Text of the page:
The Alaettin Camii (Alaettin Mosque) rests at the top of the Alaettin Tepesi hill in the center of Konya, Turkey. It is the city’s oldest, largest and most venerable mosque.
It’s open to visitors from 08:00 am to 17:30 (5:30 pm) daily. (Tips for visiting mosques.)
Begun during the reign of the Seljuk Sultan Ruknuddin Mesud (1116-56), the central section (with the dome and mihrab) was completed by the following Sultan Kiliç Arslan II (1156-92).
Later additions, designed and supervised by a Damascus architect named Muhammed ibn Khawlan, were the courtyard, the western extension, and the large forest of columns(hypostyle) on the east side. These were done during the reigns of Sultan Izeddin Keykavus I (1210-19) and Alaeddin Keykubad I (1219-36).
The mosque as it now stands was substantially completed by 1221.
The imposing northern façade is decorated with twin engaged marble columns recycled from an older Roman or Byzantine building, and a large, impressive Seljuk-style portal (not in use today) decorated with light and dark marble. (Compare the portal to that of the Great Karatay Medresesi just down the hill.)
The entrance used now is the one on the east side, through which you enter the hypostyle hall’s forest of columns, many of which have been recycled from older buildings. Atop the columns are a variety of marble capitals also taken from older Roman and Byzantinebuildings.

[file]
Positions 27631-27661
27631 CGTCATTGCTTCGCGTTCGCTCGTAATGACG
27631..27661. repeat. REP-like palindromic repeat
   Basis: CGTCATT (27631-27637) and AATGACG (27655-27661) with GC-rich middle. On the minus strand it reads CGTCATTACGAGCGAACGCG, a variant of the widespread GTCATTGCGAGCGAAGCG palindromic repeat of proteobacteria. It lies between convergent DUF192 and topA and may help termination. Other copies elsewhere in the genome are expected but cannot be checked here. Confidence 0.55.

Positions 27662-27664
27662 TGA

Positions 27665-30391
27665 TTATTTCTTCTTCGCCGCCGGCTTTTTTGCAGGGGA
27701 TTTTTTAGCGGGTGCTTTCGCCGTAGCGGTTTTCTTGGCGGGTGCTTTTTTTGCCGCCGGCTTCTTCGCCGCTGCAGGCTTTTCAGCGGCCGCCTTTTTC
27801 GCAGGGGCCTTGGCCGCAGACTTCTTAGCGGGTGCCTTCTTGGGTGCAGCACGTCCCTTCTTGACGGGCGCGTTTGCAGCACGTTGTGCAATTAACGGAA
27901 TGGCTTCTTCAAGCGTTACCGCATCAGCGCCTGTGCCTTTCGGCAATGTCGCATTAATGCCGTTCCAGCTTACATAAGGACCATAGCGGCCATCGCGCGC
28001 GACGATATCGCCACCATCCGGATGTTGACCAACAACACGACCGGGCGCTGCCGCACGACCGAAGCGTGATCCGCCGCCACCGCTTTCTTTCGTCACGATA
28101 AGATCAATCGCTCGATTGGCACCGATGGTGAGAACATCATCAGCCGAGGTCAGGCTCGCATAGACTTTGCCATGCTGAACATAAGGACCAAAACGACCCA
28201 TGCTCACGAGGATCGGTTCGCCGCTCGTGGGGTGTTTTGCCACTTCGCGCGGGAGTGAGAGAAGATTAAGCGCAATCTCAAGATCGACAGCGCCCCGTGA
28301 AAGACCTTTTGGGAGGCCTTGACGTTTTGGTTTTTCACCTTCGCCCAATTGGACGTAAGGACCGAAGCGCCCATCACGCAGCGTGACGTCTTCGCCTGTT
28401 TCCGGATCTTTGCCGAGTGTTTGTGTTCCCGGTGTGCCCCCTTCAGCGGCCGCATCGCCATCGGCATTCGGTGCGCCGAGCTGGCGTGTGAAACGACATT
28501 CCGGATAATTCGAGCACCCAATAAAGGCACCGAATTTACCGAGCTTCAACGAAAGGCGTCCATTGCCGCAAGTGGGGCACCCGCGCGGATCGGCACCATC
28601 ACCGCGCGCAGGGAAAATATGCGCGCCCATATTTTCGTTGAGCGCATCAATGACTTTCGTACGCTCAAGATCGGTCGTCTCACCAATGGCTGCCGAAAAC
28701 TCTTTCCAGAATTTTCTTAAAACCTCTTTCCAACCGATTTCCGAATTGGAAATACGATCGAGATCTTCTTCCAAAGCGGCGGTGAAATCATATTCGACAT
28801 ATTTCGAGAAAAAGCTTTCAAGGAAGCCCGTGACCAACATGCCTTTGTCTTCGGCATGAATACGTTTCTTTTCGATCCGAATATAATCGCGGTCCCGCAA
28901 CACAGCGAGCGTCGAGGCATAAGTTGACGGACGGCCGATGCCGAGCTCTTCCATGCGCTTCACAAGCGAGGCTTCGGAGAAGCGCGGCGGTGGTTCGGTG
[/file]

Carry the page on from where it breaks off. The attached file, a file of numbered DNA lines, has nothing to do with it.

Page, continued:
The mihrab (prayer niche), part of the original, 12th-century part of the mosque, is finely painted (just a few years ago), and looks like the famous Seljuk tilework, which would have been expected. But it’s just paint.
The wooden mimber is beautifully carved.
In the mosque’s front courtyard, between the enclosed rooms and the disused north entrance, are octagonal Seljuk türbes (tombs) holding the tombs of numerous Seljuk Turkish sultans, including Alaettin Keykubad, Kiliç Arslan I, and three Giyaseddin Keyhüsrevs(I, II, III).
At the foot of the Alaettin Tepesi on the north side toward the Great Karatay Medresesi are the slight remains of a Seljuk palace of Sultan Kiliç Arslan, sheltered by an ugly modern concrete structure.
Alaettin Tepesi, the “Hill of Alaadin,” is itself a tumulus, a mound built up by millennia of human occupation. If excavated, it might well yield archeological evidence of habitation from as early as Hittite times, and perhaps even earlier.